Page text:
• Blanch the slices in hot water for a few minutes and let them dry briefly
  • Put the aubergine slices into freezer bags or containers and place them in the freezer

This method keeps aubergines fresh for several months and they can be prepared when needed.

How to preserve aubergines?

Another idea for preserving your excess aubergines is to make them into delicious spreads, antipasti or pesto.

Pickled aubergine

Pickling is a popular method of preserving aubergines and it also makes delicious antipasti. Along with your aubergine, you will need water, vinegar, garlic, salt, olive oil, spices and a sterilised canning jar. For this recipe, cut the aubergine into slices a few centimetres thick and cook them for a few minutes in 500 ml water and 100 ml vinegar. Then remove them from the pickling water and pat dry. Layer the aubergine slices in the jar, season to taste with garlic, spices and salt and cover with olive oil. Stored in a cool and dark place, the pickled aubergine will keep for several weeks.

Pickled aubergines in a jar
Aubergines pickled in olive oil with chilli and garlic are a delight for anyone’s taste buds [Photo: istetiana/]

Canning aubergines

Canning is used to preserve vegetables for a very long time. The vegetables are boiled with various ingredients and then preserved in a canning jar. However, this method is not ideal for aubergines because the aromatic fruits quickly become soft and mushy. It is better to preserve aubergines in oil to allow their aroma to develop fully.

Starting your aubergine plants early and planting them out in a timely manner will ensure a rich harvest. Find out what to look out for in our article on planting aubergines.

Tip: aubergines are heavy feeders, so they need to be fertilised regularly to produce a rich harvest. It is best to feed your aubergines when planting them out with a primarily organic fertiliser, such as our Plantura Tomato Food. Thanks to its long-term effect, a second fertilisation is not required for roughly three months.

Tomato Food, 1.5kg
Tomato Food, 1.5kg
star-placeholder star-placeholder star-placeholder star-placeholder star-placeholder
star-rating star-rating star-rating star-rating star-rating
  • Perfect for tomatoes, chillies, courgettes, cucumber & more
  • For healthy plants & an abundant tomato harvest
  • Long-lasting fertiliser that is free from animal products - child & pet friendly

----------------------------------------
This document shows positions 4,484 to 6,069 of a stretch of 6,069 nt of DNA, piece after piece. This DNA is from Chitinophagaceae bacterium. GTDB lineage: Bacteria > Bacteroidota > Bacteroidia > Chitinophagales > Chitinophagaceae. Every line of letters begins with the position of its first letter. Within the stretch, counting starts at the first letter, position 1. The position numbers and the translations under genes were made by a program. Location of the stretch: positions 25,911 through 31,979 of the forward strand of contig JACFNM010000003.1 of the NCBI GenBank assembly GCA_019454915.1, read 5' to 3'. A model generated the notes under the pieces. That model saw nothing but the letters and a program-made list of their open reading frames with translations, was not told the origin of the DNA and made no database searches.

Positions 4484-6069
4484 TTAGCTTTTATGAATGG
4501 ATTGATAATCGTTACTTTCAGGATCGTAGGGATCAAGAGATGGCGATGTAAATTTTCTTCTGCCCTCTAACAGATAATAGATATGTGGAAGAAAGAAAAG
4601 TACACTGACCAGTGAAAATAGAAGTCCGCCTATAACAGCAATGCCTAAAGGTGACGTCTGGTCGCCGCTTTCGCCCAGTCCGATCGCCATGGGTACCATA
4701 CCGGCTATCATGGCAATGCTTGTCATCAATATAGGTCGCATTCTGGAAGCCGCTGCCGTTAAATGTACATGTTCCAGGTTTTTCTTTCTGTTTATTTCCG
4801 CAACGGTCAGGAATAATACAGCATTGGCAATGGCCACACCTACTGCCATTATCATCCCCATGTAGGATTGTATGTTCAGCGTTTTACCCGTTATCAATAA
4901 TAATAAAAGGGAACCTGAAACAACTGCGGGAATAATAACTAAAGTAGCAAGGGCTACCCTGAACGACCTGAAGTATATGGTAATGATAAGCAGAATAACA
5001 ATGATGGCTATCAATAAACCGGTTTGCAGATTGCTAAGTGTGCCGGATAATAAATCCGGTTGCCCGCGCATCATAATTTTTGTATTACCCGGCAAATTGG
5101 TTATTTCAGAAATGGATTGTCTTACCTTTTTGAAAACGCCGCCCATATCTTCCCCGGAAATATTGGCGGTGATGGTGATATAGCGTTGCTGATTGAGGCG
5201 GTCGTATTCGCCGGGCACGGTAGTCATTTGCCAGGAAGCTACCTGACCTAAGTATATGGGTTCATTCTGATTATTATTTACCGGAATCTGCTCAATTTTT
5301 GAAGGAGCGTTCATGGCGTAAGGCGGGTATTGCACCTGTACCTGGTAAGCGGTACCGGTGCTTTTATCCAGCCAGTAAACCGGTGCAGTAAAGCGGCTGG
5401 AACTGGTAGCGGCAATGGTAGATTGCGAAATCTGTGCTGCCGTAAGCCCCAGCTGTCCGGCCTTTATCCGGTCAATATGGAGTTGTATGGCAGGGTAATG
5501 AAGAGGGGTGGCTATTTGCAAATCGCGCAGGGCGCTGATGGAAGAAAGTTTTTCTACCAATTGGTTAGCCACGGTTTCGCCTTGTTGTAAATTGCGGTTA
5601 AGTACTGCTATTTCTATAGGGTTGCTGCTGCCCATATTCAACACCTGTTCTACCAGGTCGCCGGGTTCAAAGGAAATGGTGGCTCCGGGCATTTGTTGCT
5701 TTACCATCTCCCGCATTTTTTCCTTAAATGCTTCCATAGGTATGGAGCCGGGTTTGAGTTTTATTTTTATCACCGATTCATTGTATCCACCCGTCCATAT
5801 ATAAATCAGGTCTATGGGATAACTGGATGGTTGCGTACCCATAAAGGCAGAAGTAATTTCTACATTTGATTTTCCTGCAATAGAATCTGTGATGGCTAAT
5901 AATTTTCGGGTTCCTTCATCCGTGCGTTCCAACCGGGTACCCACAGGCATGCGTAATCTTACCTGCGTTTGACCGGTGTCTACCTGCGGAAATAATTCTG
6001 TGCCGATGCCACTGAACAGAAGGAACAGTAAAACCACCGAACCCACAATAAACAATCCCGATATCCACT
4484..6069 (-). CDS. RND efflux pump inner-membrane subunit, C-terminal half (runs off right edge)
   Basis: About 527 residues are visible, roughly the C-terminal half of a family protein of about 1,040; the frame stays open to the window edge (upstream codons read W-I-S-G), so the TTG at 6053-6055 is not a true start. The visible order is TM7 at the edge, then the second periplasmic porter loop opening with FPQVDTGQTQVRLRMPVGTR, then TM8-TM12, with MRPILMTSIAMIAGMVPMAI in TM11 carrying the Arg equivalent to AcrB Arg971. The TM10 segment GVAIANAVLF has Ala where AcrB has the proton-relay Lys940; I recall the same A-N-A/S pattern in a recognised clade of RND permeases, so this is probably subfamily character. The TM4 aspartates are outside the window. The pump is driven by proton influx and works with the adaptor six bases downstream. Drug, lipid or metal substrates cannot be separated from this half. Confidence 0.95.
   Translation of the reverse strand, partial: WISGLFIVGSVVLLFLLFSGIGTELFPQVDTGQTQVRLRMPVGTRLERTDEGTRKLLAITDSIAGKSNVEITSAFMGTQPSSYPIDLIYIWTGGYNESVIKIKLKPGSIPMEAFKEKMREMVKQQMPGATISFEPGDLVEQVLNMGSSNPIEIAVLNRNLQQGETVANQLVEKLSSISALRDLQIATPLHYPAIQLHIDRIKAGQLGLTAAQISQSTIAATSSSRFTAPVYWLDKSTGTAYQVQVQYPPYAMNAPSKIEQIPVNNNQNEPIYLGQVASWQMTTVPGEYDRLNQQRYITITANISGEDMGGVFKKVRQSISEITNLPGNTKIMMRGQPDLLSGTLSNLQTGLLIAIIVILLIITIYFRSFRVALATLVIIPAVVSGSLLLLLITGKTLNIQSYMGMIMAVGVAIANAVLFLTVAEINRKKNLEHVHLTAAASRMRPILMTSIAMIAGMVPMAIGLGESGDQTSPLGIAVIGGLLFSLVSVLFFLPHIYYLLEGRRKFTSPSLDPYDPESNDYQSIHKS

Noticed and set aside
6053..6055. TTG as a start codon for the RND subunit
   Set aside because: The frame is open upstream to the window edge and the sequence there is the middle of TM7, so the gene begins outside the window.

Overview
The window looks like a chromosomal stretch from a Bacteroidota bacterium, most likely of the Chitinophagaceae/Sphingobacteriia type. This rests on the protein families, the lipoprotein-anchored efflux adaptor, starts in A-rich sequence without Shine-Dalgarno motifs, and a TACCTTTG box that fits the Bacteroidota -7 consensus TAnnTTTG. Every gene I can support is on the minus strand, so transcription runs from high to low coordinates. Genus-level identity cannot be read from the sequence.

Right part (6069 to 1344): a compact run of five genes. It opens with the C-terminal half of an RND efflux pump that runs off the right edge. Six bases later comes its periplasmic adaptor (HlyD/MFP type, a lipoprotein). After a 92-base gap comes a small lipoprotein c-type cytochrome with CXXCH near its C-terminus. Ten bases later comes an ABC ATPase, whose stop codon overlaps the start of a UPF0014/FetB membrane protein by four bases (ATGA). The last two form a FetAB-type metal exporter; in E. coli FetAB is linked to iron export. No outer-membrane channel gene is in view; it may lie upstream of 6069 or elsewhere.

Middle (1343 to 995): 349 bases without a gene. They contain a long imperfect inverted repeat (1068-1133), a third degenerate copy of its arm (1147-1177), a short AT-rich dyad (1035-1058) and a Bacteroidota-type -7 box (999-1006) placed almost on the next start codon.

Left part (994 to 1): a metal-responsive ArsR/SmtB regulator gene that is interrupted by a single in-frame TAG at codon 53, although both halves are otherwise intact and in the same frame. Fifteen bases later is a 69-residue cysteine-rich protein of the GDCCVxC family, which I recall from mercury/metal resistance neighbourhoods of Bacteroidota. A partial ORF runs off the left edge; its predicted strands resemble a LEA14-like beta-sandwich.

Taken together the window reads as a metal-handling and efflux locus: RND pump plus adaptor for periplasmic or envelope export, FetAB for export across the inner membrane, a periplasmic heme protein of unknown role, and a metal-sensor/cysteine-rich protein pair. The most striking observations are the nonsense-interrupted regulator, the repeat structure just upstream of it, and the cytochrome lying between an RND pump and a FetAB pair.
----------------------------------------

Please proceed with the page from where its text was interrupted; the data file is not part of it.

Cutting and preparing aubergines

Aubergines can be used in a variety of meals, and how to chop them depends on their intended use. Aubergines are typically sliced for frying, deep-frying, and baking. Eggplant curry or stew recipes typically call for the aubergine to be chopped into bite-sized pieces.

cooking aubergines in a pan
Aubergines taste great in stir-fries, curries, and stews [Photo: Johannes Ziegler Photo/]

Do I have to peel aubergines?

Normally, aubergines do not need peeling. The skin contains various aromatic substances, vitamins and trace elements, as well as anthocyanins, which give most fruits their dark colour. However, if aubergines are harvested too late, it is a good idea to peel them as the skin has most likely become tough.

Can I eat raw aubergines?

You can eat ripe aubergines raw without fear but stick to kinds that are completely free of bitter substances.

What if the inside of an aubergine is brown?

There are various reasons why an aubergine may be brown on the inside. It is possible that the aubergine is merely overripe and has gone brown around the seeds, in which case it can be used normally. It could also be a bacterial or fungal infestation, which is characterised by an unpleasant, foul odour and mushy tissue. Make sure to cut these parts out generously. Aubergines will likewise turn brown if left lying around after being chopped. When exposed to air, the damaged cells oxidise and take on a rusty brown colour. Simply rubbing some lemon juice on the aubergine flesh will prevent this.

Brown seeds inside an aubergine
The flesh around the aubergine seeds quickly turns brown [Photo: 1508968604/ Shutterstock]

What if an aubergine tastes bitter?

If an aubergine tastes very bitter, it is best to not eat it, unless it is a variety that retains its bitter substances even when ripe. If an aubergine that should be free of bitter substances tastes bitter, it is possible that it still contains toxic solanine. To remove a slightly bitter taste, sprinkle salt on the aubergine slices and then dab off the liquid. Cooking aubergines in water can also improve the taste. Because solanine is water-soluble, it will dissolve in the cooking water, which you can then discard.

A fruity-tasting, exotic-looking relative is the lulo (Solanum quitoense), which is similar to the aubergine. Learn all about this heat-loving nightshade plant, including how to plant and care for it.